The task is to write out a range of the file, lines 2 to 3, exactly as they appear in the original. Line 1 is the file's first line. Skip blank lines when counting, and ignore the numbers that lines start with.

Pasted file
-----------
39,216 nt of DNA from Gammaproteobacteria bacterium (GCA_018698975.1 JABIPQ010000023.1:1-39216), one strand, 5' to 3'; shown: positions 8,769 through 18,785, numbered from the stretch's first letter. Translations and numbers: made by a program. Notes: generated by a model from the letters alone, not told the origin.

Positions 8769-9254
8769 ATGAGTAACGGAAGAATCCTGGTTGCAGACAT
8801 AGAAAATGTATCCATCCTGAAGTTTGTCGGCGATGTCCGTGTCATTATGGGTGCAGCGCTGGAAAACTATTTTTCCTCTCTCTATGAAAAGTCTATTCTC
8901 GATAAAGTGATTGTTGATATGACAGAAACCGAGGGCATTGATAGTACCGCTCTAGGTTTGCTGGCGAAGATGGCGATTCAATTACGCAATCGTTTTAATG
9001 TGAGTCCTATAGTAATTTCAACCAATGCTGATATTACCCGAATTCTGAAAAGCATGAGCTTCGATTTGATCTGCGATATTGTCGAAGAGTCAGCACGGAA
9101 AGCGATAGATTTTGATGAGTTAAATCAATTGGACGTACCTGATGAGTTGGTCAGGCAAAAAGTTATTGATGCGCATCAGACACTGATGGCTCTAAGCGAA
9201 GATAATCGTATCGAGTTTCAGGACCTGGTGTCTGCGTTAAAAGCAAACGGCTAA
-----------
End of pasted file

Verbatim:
Positions 8769-9254
8769 ATGAGTAACGGAAGAATCCTGGTTGCAGACAT